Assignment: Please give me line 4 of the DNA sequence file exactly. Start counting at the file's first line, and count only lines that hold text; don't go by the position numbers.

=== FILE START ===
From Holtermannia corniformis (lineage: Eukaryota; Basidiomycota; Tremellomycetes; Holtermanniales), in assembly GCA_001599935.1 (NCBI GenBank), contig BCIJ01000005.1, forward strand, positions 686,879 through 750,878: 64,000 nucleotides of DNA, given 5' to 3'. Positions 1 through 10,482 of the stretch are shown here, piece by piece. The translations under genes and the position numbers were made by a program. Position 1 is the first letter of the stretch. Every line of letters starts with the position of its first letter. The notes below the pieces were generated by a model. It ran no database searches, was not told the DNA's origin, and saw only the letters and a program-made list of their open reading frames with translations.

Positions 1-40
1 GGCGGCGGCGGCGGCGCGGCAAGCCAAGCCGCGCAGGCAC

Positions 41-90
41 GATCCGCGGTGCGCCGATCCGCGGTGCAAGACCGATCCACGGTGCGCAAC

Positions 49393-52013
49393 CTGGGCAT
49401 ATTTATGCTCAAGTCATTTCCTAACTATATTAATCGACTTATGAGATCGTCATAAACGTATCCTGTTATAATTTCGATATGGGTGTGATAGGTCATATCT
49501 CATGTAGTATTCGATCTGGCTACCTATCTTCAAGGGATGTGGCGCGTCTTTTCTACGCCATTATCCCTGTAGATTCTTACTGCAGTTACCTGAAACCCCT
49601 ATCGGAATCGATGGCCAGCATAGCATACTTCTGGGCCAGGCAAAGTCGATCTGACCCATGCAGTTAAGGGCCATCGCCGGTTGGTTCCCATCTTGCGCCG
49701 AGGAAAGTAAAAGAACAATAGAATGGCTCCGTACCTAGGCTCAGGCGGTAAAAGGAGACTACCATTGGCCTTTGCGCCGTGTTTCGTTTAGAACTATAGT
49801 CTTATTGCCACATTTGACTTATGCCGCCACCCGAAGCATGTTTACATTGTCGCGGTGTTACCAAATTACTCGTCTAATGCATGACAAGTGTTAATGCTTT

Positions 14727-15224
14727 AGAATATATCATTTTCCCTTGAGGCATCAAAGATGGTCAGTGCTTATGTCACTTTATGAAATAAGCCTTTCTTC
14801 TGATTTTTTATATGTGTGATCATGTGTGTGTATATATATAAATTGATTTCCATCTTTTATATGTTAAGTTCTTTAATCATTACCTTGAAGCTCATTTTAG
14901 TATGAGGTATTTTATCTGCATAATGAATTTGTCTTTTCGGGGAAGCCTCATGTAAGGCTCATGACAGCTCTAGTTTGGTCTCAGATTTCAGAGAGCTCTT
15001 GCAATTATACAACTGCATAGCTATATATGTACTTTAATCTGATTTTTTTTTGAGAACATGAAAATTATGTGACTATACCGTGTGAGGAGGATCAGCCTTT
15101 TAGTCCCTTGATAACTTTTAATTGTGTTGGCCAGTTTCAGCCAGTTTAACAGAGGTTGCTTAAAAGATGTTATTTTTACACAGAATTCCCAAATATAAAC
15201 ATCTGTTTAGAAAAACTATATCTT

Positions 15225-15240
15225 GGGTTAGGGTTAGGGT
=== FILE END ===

Positions 41-90